Bullet Journal

Thank you for all your responses to my post two days ago about wanting to convert my to-do list into an organizational system! Your comments, texts, and emails were so appreciated.

The bullet journal method immediately clicked for me, and I decided to jump right in yesterday. I had a barely-used moleskin notebook on hand, which is all I really needed to get started. If you’re interested in giving this a try, simply begin here with the video. It takes about 15 minutes to set up, and then you’re off and running. Some things this blog project has taught me: the learning is in the action. You must begin before you’re ready. And you can’t be precious.

Don’t go down the rabbit hole of Instagram bullet journalists until after you begin your own journal. There is some beautiful artistry out there, but it can feel intimidating and confusing, especially if you’re just looking for something practical.

My journal has already reduced my anxiety about the next two super-busy months. When the calendar gets crazy, it’s easy for me to overlook the quiet pockets of time. The journal allows me to look ahead and notice that there are indeed quiet spots, places to breathe. It’s incredibly flexible; you can add pages and trackers as you think of them. I want to incorporate some self-care; I haven’t figured it out yet, but it will evolve. I’ve made pages for publications I want to pitch to, and I’m already seeing how I can further organize these into paid, unpaid, poetry, and contests. I have a gratitude page, which a kind reader reminded me about last night in a comment. I also created a page for my very quotable two-year-old. I’m so happy to have a place to catch her wonderful words and sentences. Later I will transcribe the most memorable ones into her baby book. I made a migraine log; perhaps one day I will get to the naturopath and sort these out, and I know a log will be helpful.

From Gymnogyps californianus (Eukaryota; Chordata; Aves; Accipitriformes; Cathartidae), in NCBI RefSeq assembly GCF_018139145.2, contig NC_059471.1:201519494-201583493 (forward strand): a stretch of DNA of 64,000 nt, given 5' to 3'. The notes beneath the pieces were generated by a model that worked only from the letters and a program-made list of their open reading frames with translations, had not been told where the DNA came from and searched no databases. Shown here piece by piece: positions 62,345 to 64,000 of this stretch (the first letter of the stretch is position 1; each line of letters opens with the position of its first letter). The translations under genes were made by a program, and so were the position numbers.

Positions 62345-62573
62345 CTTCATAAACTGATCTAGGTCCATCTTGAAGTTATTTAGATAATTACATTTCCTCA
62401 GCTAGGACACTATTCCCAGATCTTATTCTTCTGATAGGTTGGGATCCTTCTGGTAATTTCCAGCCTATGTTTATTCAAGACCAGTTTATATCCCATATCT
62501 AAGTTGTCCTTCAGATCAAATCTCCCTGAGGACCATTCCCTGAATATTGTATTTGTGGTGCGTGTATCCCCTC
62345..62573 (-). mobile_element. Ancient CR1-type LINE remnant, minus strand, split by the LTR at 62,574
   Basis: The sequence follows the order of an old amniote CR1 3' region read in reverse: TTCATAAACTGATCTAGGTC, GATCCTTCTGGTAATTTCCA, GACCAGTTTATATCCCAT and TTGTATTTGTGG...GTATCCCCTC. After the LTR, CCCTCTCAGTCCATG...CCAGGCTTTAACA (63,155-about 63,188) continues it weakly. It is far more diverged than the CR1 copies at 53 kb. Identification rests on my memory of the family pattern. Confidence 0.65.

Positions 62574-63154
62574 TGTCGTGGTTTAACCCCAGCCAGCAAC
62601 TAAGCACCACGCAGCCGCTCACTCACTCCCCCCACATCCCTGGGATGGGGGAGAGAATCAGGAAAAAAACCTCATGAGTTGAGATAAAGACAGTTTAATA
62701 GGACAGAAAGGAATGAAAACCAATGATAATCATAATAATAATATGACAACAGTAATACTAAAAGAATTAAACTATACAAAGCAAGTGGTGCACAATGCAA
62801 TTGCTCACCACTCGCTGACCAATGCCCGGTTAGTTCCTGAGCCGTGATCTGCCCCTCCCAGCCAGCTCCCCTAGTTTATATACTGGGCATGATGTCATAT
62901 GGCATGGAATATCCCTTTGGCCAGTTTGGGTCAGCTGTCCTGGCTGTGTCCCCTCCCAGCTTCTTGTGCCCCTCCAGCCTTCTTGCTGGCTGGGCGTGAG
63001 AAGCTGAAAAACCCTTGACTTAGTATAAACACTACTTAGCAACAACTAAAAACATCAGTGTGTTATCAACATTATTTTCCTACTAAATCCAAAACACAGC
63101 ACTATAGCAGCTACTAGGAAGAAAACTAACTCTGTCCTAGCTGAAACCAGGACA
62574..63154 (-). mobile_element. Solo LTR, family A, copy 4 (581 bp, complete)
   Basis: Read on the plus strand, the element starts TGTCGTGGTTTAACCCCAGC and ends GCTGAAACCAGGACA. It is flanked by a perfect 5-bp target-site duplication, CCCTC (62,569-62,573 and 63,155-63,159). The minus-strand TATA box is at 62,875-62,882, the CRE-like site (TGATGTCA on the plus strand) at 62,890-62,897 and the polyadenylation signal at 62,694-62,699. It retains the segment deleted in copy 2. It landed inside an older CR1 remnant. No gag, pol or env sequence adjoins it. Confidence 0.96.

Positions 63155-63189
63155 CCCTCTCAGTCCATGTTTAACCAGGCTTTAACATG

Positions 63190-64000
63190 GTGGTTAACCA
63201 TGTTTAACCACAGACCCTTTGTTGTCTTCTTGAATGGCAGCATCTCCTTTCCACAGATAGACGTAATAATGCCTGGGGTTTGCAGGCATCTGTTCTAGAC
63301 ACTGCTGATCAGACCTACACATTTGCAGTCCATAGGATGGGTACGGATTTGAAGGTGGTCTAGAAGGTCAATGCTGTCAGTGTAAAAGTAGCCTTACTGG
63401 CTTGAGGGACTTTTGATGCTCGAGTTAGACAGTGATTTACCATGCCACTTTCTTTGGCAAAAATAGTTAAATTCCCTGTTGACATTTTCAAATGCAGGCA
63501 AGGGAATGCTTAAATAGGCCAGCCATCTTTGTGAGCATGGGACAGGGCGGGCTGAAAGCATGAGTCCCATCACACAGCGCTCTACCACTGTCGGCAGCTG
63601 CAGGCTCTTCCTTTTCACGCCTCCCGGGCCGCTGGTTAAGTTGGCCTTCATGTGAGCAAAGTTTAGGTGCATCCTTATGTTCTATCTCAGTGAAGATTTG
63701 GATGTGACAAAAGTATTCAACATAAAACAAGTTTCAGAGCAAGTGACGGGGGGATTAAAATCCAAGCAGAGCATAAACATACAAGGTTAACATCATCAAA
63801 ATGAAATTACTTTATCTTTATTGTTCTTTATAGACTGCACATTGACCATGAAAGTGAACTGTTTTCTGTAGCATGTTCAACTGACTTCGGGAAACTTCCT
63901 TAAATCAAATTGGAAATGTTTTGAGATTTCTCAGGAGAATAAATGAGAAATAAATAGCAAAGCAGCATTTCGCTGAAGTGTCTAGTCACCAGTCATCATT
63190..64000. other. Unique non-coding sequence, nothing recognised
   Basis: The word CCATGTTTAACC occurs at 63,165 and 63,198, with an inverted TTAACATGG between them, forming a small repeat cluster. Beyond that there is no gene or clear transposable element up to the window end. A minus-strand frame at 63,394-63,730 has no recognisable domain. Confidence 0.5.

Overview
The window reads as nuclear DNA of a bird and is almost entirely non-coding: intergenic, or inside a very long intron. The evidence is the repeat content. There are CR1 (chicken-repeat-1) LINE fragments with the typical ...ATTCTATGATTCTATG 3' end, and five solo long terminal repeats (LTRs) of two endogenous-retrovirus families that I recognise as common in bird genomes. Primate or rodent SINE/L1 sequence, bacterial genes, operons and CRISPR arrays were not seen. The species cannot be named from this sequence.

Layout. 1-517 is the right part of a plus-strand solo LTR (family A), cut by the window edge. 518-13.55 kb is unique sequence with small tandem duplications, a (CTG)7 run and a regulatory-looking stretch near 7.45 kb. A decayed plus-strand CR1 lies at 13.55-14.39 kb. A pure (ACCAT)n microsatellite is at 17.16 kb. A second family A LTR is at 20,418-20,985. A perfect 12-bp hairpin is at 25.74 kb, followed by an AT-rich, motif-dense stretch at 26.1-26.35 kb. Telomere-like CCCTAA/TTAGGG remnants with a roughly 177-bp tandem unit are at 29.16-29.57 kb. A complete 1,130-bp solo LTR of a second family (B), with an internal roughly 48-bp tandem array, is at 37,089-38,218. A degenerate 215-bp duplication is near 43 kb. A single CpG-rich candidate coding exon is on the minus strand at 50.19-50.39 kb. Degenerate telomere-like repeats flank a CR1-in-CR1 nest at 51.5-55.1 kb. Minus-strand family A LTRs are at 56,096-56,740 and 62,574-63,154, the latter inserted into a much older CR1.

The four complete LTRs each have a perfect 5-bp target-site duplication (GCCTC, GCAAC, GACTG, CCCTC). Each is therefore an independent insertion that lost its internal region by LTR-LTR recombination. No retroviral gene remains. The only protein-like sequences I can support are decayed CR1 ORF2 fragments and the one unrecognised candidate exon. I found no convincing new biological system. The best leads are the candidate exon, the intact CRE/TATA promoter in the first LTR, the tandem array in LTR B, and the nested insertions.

It’s relaxing and not at all time-consuming to review your list at day’s end. And it’s satisfying to x-out the completed tasks and migrate others to future days. Then you can take a moment to add a few things to your gratitude list and finish the day on a grateful note, even if you didn’t accomplish everything on your to-do list. I usually blame myself when a task isn’t completed or a deadline met; it must be due to my inadequacy, distraction, or poor planning. The journal allows me to see that it’s not about my inadequacy, but often a lack of time, and I need to make adjustments to the schedule.

My journal is not precious or artsy. I’m not using an array of brightly colored pens (yet). Right now I’m just learning the method. If you’re interested, I encourage you to simply begin. It will not look perfect like those Instagram bullet journals, but remember, you’re not seeing their very first journal, you’re seeing the mastered versions. Once you do master it, this is a pretty fun list of ways to customize.

I would love to hear more from anyone who is using this organizational method or plans to give it a go. Happy journaling!

(Post 235 of 365)


4 thoughts on “Bullet Journal”

  1. Okay you’re making a pretty good sell here. I wasn’t convinced by the first link I followed out (it looked like “one more thing” for me to try rather than mastering something I’ve already attempted) but now I think I may really need to do this! Thanks!

    Liked by 1 person

    1. I agree, Rachel! It wasn’t until I went to the official bullet journal site and watched the video that it all came together for me. My journal is a little messy. I see now why they suggested dotted paper, but it’s keeping me sane and organized (and I still consider this first one an experiment). I don’t want to jinx it, but I may even meet my deadlines this week. Here’s to hoping!


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